MOSCOW The Interfax news agency reported Wednesday that the U.N. envoy for Syria, Lakhdar Brahimi, was to meet Friday with top diplomats from Russia and the United States.
The agency quoted Deputy Foreign Minister Mikhail Bogdanov as saying he would meet Brahimi and U.S. Deputy Secretary of State William Burns in Geneva.
The meeting was to take place less than a week after Syrian President Bashar Assad struck a defiant tone in a speech, ignoring international demands to step down and saying he would talk only with those "who have not betrayed Syria."
Syria's opposition movement and its international allies, including the United States, dismissed the speech and Assad's own peace proposal within it as a non-starter. The Obama administration suggested Assad's remarks showed he was "."
Russia has blocked several U.N. resolutions aimed at pressuring Assad, but Moscow says it is not propping up his regime. Top Russian officials in recent weeks have given signals they are resigned to Assad eventually losing power.
But in an ominous sign for Friday's talks, Russia's Foreign Ministry issued a statement Wednesday offering some degree of backing for cease-fire plan Assad put forward earlier in the week.
The Reuters news agency quoted the statement as saying Assad's plan -- the one already dismissed by Syria's opposition and the United States - "affirmed readiness for the launch of an inter-Syrian dialogue and for reforming the country on the basis of Syria's sovereignty ... and the principle of non-interference in internal affairs."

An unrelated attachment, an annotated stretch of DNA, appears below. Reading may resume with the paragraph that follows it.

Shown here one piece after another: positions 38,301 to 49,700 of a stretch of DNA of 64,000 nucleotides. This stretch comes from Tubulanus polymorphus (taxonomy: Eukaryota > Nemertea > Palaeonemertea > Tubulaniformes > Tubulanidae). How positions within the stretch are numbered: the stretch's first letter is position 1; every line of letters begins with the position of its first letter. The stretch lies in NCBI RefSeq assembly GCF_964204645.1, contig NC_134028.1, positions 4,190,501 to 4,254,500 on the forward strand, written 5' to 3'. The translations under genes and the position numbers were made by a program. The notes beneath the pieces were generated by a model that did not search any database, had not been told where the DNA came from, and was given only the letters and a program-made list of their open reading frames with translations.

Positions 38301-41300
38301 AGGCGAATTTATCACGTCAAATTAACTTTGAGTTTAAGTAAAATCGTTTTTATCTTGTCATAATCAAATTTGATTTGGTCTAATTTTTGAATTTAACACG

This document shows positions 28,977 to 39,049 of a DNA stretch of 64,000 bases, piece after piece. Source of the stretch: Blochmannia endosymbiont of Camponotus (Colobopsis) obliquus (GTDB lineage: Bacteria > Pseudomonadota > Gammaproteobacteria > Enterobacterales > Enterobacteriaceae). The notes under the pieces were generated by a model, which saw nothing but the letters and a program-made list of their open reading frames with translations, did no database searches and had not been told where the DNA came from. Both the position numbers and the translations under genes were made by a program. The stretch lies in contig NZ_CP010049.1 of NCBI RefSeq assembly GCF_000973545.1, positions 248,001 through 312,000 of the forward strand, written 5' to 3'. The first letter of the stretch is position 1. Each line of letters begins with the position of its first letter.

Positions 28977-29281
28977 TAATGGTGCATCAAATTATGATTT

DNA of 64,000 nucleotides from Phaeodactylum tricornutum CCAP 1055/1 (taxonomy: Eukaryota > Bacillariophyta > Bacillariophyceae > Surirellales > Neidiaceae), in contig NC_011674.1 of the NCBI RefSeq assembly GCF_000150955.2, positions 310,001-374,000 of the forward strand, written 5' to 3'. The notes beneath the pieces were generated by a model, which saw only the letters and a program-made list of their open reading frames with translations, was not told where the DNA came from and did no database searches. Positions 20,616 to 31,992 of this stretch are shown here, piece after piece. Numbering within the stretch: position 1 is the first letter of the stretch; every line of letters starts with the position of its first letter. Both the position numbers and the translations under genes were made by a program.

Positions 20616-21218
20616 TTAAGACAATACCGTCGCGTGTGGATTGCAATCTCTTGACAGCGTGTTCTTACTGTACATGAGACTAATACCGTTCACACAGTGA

It is a matter on which Washington and Moscow will not likely see eye to eye.
Russian Foreign Minister Sergey Lavrov met in early December with Brahimi and Secretary of State Hillary Rodham Clinton in Dublin. Afterward, Clinton said the United States and Russia were committed to trying again to get both sides in the Syrian conflict to talk about a political transition. Clinton stressed that the U.S. would continue to insist that Assad's departure be a key part of that transition. Russia has consistently refused to accept that precondition.
Russia and the United States have argued bitterly over how to address the conflict, which began with peaceful protests against Assad in March 2011 and escalated into a civil war. The U.S. has criticized Russia for shielding its closest ally in the Middle East, while Moscow has accused Washington of encouraging the rebels and being intent on regime change.
As the international diplomacy flounders, Syria's 22-month old civil war rages on. The United Nations says at least 60,000 people have been killed, and hundreds of thousands have fled the country for refugee camps in neighboring countries.